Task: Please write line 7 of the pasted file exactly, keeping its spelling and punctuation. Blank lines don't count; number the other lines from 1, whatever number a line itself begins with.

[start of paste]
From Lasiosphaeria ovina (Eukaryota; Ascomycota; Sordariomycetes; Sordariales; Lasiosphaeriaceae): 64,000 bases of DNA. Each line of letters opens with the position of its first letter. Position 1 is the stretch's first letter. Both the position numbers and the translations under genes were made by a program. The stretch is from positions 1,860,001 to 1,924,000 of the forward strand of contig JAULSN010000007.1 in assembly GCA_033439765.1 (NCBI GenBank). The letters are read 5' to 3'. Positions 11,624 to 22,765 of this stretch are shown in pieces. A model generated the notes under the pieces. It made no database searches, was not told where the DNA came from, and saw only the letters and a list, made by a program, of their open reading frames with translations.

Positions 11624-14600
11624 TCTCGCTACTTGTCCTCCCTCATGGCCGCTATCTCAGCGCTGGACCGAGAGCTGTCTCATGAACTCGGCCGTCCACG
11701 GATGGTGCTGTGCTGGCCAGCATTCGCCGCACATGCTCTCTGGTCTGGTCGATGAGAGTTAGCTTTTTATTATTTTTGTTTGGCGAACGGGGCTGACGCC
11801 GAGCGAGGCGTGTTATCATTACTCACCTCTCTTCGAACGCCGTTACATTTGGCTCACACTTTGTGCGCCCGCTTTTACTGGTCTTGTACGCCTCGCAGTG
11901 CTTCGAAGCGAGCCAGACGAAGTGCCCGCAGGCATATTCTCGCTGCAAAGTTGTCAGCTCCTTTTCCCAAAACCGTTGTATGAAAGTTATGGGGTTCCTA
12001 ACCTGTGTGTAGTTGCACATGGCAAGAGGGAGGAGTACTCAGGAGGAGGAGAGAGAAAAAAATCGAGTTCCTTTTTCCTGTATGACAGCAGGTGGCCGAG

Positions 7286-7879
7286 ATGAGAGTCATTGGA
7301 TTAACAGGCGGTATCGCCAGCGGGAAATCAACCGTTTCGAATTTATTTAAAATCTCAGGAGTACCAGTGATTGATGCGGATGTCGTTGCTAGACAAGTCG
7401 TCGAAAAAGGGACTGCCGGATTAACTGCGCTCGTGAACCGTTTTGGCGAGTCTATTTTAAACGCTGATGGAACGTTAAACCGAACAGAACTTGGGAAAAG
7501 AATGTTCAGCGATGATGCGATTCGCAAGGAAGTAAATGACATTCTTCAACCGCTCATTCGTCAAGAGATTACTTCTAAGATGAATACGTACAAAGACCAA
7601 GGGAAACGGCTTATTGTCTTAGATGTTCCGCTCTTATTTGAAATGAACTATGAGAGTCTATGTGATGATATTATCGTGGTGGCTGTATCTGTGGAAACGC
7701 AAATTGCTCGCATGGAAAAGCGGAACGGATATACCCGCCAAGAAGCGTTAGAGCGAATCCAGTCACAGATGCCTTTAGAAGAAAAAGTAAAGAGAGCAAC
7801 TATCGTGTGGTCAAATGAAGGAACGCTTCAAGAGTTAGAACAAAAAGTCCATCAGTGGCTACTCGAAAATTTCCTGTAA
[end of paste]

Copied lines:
12001 ACCTGTGTGTAGTTGCACATGGCAAGAGGGAGGAGTACTCAGGAGGAGGAGAGAGAAAAAAATCGAGTTCCTTTTTCCTGTATGACAGCAGGTGGCCGAG